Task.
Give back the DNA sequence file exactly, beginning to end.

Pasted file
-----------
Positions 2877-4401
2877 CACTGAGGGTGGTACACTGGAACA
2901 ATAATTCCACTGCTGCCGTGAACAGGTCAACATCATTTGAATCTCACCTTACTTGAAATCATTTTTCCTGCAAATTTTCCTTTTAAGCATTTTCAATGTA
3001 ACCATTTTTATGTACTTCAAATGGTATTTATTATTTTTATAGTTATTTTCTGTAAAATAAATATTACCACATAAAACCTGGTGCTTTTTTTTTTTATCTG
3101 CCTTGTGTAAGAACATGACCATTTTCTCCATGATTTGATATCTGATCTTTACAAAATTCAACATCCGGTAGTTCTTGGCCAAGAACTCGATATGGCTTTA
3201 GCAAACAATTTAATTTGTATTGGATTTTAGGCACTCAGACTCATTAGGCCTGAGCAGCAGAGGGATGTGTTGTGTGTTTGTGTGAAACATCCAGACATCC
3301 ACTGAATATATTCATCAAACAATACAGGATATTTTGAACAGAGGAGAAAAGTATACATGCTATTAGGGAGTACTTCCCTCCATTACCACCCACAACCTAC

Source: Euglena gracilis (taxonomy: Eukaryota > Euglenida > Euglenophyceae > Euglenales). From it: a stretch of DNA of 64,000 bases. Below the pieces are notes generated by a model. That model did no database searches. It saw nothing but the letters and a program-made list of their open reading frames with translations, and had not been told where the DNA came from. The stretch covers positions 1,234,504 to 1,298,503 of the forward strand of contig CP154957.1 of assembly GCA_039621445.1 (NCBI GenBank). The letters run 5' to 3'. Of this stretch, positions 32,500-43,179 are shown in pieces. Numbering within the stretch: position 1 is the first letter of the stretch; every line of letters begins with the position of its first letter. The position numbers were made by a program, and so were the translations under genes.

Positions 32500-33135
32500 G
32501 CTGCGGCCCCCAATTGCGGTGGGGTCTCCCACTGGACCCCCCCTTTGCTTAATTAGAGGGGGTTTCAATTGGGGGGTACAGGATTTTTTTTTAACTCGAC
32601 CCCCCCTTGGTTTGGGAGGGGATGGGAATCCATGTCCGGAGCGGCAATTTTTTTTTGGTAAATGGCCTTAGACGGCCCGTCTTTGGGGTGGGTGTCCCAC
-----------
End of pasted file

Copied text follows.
Positions 2877-4401
2877 CACTGAGGGTGGTACACTGGAACA
2901 ATAATTCCACTGCTGCCGTGAACAGGTCAACATCATTTGAATCTCACCTTACTTGAAATCATTTTTCCTGCAAATTTTCCTTTTAAGCATTTTCAATGTA
3001 ACCATTTTTATGTACTTCAAATGGTATTTATTATTTTTATAGTTATTTTCTGTAAAATAAATATTACCACATAAAACCTGGTGCTTTTTTTTTTTATCTG
3101 CCTTGTGTAAGAACATGACCATTTTCTCCATGATTTGATATCTGATCTTTACAAAATTCAACATCCGGTAGTTCTTGGCCAAGAACTCGATATGGCTTTA
3201 GCAAACAATTTAATTTGTATTGGATTTTAGGCACTCAGACTCATTAGGCCTGAGCAGCAGAGGGATGTGTTGTGTGTTTGTGTGAAACATCCAGACATCC
3301 ACTGAATATATTCATCAAACAATACAGGATATTTTGAACAGAGGAGAAAAGTATACATGCTATTAGGGAGTACTTCCCTCCATTACCACCCACAACCTAC

Source: Euglena gracilis (taxonomy: Eukaryota > Euglenida > Euglenophyceae > Euglenales). From it: a stretch of DNA of 64,000 bases. Below the pieces are notes generated by a model. That model did no database searches. It saw nothing but the letters and a program-made list of their open reading frames with translations, and had not been told where the DNA came from. The stretch covers positions 1,234,504 to 1,298,503 of the forward strand of contig CP154957.1 of assembly GCA_039621445.1 (NCBI GenBank). The letters run 5' to 3'. Of this stretch, positions 32,500-43,179 are shown in pieces. Numbering within the stretch: position 1 is the first letter of the stretch; every line of letters begins with the position of its first letter. The position numbers were made by a program, and so were the translations under genes.

Positions 32500-33135
32500 G
32501 CTGCGGCCCCCAATTGCGGTGGGGTCTCCCACTGGACCCCCCCTTTGCTTAATTAGAGGGGGTTTCAATTGGGGGGTACAGGATTTTTTTTTAACTCGAC
32601 CCCCCCTTGGTTTGGGAGGGGATGGGAATCCATGTCCGGAGCGGCAATTTTTTTTTGGTAAATGGCCTTAGACGGCCCGTCTTTGGGGTGGGTGTCCCAC